There are many parts that make up Watoto Child Care Ministries. Over the course of the last week, I have had the opportunity to see many of these pieces working in conjunction with one another. After arriving in Kampala, settling into my hotel and spending a day running errands, I woke early Thursday and began my whirlwind week of visits to the Watoto Sustainability operations at Buloba, Suubi and Lubbe. The week started with a visit to Buloba Chicken Farm the source of eggs for Watoto villages.
In many ways, Buloba is the nexus of Watoto Sustainability. Along with housing more than 10,000 chickens, Buloba is where maize from the Lubbe crop farm is stored. This maize, along with other ingredients, is milled into feed for Buloba's layers and the goats of Watoto's dairy at Suubi.
The blue cow surveys Lubbe Farm.
Following a day spent with the chickens, I visited Okello Sunday at Lubbe, a strikingly beautiful commercial farm located about an hour outside of Kampala. The rainy season has brought about varying shades of green for as far as the eye can see. Right now, Lubbe is producing primarily soybeans and common beans along with test plots of mango seedlings and pawpaw. In addition to providing crops to Watoto villages, Lubbe has also developed extension programs to train farmers and students from the surrounding community.
Patrick gave a tour of Suubi to some visiting Swedes.
Suubi, home to more than 40 dairy goats, several goat kids and one cow, provides nearly 50 liters of milk to the baby home each day. Patrick, the manager of Suubi, is always moving and most of the time he is running. Seemingly tireless, Patrick ensures that goats are happy and healthy, goat kids are thriving, and that milk is consistently delivered to Watoto and outside customers.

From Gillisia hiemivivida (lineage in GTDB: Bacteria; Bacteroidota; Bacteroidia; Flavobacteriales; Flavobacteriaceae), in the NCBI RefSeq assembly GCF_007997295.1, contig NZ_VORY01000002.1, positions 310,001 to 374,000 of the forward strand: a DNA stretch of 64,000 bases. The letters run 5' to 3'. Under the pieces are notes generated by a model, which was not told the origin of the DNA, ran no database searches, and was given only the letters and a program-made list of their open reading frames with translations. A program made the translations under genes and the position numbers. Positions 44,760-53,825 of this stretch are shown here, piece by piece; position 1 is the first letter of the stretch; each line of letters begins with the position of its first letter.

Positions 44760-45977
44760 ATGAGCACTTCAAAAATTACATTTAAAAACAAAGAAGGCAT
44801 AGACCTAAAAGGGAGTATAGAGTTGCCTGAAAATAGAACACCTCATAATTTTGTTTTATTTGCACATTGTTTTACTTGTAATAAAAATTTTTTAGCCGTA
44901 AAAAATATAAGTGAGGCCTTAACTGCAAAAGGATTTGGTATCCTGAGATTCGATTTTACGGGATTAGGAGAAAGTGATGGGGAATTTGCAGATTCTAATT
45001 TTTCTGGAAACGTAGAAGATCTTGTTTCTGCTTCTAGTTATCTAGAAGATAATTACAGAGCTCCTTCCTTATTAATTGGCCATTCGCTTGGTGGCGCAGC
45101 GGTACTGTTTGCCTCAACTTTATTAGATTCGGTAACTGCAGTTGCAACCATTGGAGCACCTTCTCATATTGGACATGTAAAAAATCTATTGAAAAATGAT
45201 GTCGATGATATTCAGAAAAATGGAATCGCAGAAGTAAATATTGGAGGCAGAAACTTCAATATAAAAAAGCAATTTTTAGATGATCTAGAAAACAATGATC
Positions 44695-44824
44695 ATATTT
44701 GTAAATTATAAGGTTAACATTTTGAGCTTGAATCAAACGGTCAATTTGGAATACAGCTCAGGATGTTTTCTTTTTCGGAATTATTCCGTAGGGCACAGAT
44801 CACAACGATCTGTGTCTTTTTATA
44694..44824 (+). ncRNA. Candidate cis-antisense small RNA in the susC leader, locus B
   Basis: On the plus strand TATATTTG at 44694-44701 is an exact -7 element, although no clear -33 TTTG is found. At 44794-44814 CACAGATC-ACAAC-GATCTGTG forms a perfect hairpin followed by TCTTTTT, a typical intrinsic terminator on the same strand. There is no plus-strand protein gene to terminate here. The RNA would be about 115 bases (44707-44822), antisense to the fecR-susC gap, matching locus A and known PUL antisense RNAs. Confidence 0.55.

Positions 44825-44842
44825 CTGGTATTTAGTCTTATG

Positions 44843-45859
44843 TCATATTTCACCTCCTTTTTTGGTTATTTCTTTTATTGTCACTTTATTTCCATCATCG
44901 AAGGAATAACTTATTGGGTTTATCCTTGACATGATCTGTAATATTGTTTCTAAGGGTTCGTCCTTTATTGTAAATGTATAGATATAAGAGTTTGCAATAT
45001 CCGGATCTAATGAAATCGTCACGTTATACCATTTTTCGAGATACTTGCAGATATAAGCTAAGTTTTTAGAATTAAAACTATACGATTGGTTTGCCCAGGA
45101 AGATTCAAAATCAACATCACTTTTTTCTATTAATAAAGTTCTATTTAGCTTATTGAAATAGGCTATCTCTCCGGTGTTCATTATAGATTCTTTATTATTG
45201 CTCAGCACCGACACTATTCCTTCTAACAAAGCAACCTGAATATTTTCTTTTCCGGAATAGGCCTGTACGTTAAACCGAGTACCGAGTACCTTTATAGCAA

The operations at Lubbe, Buloba and Suubi are deeply intertwined. Managers are in constant communication with one another, profitability and efficiency require the cooperation of all three farms, and each serves a purpose in achieving the goals of Watoto Child Care Ministries.
Malcolm, one of the children at Baby Watoto in Suubi, and I became good friends. He is one of many children who are positively affected by Watoto Sustainability and Watoto Child Care Ministries.
Just up the hill from the dairy is the baby home at Watoto's Suubi Village. Here, nannies and volunteers care for children ranging in ages from infants to "big toddlers." The baby home is rarely quiet; but when shrieks of joy, songs and occasional tears do subside, there is a sense of peace that settles over the house. It was in these moments that I was able to appreciate the intricacies of the Watoto system. When the moving pieces of Suubi, Buloba and Lubbe fall into sync with one another, the lives of children are positively affected in one of the most fundamental ways stomachs are filled. By meeting this basic need, Watoto Sustainability provides a foundation for Watoto children to grow into the next leaders of Uganda.
Gabriella Bragoli is a 2016 Noble-Watoto Fellow working at Watoto Child Care Ministries in Uganda. Bragoli is from Chico, California, and has one semester left in the master of international agriculture program at Oklahoma State University, where she focuses on food security and development.